Home > The Complex Nature of Abused Substances and Getting Help for Addiction > Gambling and Substance Abuse
Gambling is a problem that affects people all over the world. It can ruin lives, break up relationships and cause a person to experience financial hardship if not devastation. For many people who struggle with a drug or alcohol abuse problem, gambling is another form of addiction that can contribute to their social and behavioral problems. Gambling and substance abuse often go hand in hand as the culture of addiction and the social settings where people can abuse alcohol or use drug use are often the same places that gambling occurs.
There are many different types of gambling that a person can become involved in such as betting on horse races or football games, using online game websites, going to casinos, playing electronic poker machines or betting on cards. Some people may begin to gamble casually as a social activity and are able to gamble without it affecting their personal life or causing significant financial problems. Others are drawn into the excitement of the game and will begin to gamble repetitively despite negative consequences.
Gambling is often compared to drug use due to the adrenalin rush associated with both. The thrill of betting money on a horse or greyhound, the excitement of the race and the elation when that person has won money is addictive. However, more often than not a person will not win money or will win a small amount of money that does not make up for the losses they have already experienced. Card players find the thrill of the game enticing and love to feel the power of the game, the chance of win or lose and the competitive nature of the game addictive. The intelligence associated with the card games is often used as an excuse for continuously being involved in poker or other card games.
Like with people who have a drug problem, chasing the euphoria is a significant part of why they become addicted. Trying to win back money that is lost through gambling is another reason someone will continue to gamble. The rush of the game is short lived and because of the way games are hedged, it is unlikely that the money will be able to won back without huge financial costs.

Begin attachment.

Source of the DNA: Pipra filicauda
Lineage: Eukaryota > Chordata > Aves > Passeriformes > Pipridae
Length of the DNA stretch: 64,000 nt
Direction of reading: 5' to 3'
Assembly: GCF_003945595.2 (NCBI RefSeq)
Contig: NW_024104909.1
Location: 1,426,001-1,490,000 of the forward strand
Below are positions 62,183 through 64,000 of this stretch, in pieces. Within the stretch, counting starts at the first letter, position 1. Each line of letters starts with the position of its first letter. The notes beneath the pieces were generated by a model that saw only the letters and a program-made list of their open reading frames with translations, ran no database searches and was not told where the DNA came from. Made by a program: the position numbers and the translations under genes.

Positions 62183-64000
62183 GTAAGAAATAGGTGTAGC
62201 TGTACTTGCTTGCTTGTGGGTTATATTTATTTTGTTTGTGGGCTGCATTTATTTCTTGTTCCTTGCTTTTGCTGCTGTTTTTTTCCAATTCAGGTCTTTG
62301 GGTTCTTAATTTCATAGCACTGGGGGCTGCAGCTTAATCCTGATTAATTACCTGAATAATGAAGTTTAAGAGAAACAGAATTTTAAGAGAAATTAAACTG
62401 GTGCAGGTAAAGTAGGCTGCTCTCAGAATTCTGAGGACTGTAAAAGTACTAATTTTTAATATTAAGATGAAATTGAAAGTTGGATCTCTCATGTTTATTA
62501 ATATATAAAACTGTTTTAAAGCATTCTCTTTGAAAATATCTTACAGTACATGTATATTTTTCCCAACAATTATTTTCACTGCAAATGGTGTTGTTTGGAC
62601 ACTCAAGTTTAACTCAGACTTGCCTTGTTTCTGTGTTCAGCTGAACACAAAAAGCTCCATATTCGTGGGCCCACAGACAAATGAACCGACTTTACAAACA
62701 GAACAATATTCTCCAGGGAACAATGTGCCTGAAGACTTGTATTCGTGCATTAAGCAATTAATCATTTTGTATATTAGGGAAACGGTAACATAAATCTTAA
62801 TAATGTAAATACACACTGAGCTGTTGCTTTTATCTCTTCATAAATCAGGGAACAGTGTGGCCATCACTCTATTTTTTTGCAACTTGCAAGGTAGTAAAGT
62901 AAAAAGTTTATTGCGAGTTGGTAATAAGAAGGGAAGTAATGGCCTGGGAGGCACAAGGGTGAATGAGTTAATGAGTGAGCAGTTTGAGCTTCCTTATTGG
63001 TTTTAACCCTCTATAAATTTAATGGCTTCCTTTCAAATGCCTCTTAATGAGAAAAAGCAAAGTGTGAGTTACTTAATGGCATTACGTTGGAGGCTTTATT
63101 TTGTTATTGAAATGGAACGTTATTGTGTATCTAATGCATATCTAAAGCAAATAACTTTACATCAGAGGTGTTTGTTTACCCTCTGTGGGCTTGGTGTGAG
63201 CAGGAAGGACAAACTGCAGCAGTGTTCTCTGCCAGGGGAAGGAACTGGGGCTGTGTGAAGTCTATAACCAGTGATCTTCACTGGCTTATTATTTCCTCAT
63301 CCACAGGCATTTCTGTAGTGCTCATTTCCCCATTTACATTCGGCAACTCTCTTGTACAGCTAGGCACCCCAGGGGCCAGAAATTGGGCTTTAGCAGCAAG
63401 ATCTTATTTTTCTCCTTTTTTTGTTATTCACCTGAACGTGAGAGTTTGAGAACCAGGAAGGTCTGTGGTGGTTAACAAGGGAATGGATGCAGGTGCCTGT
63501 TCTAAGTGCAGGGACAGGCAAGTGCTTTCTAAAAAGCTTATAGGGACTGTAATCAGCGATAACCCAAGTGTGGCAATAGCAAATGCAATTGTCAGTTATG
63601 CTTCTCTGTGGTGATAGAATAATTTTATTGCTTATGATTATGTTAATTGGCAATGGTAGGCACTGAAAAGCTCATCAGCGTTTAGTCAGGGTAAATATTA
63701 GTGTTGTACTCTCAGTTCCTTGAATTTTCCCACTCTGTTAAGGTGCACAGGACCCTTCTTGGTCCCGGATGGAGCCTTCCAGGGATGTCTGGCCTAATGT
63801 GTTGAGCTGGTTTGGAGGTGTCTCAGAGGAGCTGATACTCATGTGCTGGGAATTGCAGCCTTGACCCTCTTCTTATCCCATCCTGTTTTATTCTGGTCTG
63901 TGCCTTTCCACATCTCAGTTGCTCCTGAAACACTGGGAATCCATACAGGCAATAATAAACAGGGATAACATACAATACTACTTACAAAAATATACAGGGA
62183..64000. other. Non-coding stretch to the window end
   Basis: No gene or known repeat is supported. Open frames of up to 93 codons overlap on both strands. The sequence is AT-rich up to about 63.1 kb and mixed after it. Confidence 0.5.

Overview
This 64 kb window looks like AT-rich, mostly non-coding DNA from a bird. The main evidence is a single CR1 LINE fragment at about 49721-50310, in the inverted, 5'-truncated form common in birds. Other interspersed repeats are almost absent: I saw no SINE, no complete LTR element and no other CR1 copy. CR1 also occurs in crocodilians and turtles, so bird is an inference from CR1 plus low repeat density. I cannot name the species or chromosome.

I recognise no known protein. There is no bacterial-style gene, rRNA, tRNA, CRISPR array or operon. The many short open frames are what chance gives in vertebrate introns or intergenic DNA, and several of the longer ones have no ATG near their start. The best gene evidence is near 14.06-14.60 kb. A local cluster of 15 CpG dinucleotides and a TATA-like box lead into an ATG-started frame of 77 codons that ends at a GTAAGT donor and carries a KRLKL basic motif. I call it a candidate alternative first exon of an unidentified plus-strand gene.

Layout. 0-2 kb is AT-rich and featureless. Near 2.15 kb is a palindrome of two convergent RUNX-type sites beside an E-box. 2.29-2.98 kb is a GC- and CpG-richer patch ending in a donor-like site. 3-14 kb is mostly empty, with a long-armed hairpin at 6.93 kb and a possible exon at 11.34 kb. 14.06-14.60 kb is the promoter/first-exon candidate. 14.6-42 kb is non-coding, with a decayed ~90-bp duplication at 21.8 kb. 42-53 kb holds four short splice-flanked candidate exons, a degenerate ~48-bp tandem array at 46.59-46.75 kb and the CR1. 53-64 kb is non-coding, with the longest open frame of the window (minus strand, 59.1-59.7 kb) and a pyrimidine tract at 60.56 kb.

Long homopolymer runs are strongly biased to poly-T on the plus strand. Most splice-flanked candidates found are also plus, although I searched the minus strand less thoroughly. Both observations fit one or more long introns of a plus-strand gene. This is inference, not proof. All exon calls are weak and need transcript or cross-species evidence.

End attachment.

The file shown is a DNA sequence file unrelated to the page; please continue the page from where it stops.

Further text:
Gambling is a commonplace activity that is often associated with socializing, drinking and drug taking. Going to a casino will place a person in a building that is designed to encourage excessive gambling, drinking and even consumption of illicit drugs. Many casinos are open 24 hours a day and provide customers with comfortable surroundings, cheap food and drinks to encourage a person to stay within the walls. Physically, casinos are often designed to let minimal natural light in, have rows of poker machines or card tables that confuse a person and make it hard to find exits. These features encourage people to stay, gamble and forget about the outside world.
Individuals who suffer from alcoholism or alcohol abuse problems, a casino is place where they can drink to excess without being criticized, judged or discouraged. Functioning alcoholics often surround themselves with people or go to places that their alcoholism is easily hidden in the cultural norms. At horse races, excessive drinking is encouraged to celebrate wins or forget about losses.
Consuming drugs such as cocaine that boost peoples adrenalin and risk taking behaviors fit in well with gambling activities. When a person is under the influence of a drug like this, they will be more inclined to place large bets on horses, cards or in poker machines and not be upset by losing a race. This can lead to severe problems for the individual once the drugs wear off and reality sets in.
Ludomania is the condition known as problem gambling where a person will continue to gamble despite significant negative and harmful consequences associated with their gambling. Problem gambling is characterized by adverse consequences for the gambler, others or for the community that occur due to financial and time spent on gambling.
People who suffer from ludomania have frequent and intense thoughts about gambling and associated experiences. This goes beyond normal recollections of events to a total preoccupation with gambling. As with a drug addiction, individuals will experience tolerance and withdrawals to gambling and may need to bet larger amounts of money to experience the rush they get from gambling. Behavioral and social issues such as lying, stealing and an inability to control their gambling are other symptoms of ludomania. Treatment for this devastating condition is required to be able to stop the compulsive gambling and the related consequences.
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